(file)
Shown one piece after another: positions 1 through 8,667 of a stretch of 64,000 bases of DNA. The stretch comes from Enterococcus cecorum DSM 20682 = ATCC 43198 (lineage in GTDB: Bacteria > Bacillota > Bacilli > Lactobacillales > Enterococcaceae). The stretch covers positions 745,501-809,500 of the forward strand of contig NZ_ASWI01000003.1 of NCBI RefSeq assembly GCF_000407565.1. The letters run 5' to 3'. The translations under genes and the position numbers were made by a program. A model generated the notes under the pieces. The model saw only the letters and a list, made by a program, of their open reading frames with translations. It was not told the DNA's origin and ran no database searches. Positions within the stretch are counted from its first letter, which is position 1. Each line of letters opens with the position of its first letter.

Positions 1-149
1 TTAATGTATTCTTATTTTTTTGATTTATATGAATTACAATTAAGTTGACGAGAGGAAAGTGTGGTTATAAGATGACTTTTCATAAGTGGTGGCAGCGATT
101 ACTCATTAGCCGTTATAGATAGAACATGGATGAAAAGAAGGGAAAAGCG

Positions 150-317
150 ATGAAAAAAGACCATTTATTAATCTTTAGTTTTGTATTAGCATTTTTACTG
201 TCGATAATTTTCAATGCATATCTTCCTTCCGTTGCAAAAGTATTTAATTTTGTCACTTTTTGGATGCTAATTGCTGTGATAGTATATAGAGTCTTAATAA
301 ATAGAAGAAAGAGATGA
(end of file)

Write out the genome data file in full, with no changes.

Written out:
Shown one piece after another: positions 1 through 8,667 of a stretch of 64,000 bases of DNA. The stretch comes from Enterococcus cecorum DSM 20682 = ATCC 43198 (lineage in GTDB: Bacteria > Bacillota > Bacilli > Lactobacillales > Enterococcaceae). The stretch covers positions 745,501-809,500 of the forward strand of contig NZ_ASWI01000003.1 of NCBI RefSeq assembly GCF_000407565.1. The letters run 5' to 3'. The translations under genes and the position numbers were made by a program. A model generated the notes under the pieces. The model saw only the letters and a list, made by a program, of their open reading frames with translations. It was not told the DNA's origin and ran no database searches. Positions within the stretch are counted from its first letter, which is position 1. Each line of letters opens with the position of its first letter.

Positions 1-149
1 TTAATGTATTCTTATTTTTTTGATTTATATGAATTACAATTAAGTTGACGAGAGGAAAGTGTGGTTATAAGATGACTTTTCATAAGTGGTGGCAGCGATT
101 ACTCATTAGCCGTTATAGATAGAACATGGATGAAAAGAAGGGAAAAGCG

Positions 150-317
150 ATGAAAAAAGACCATTTATTAATCTTTAGTTTTGTATTAGCATTTTTACTG
201 TCGATAATTTTCAATGCATATCTTCCTTCCGTTGCAAAAGTATTTAATTTTGTCACTTTTTGGATGCTAATTGCTGTGATAGTATATAGAGTCTTAATAA
301 ATAGAAGAAAGAGATGA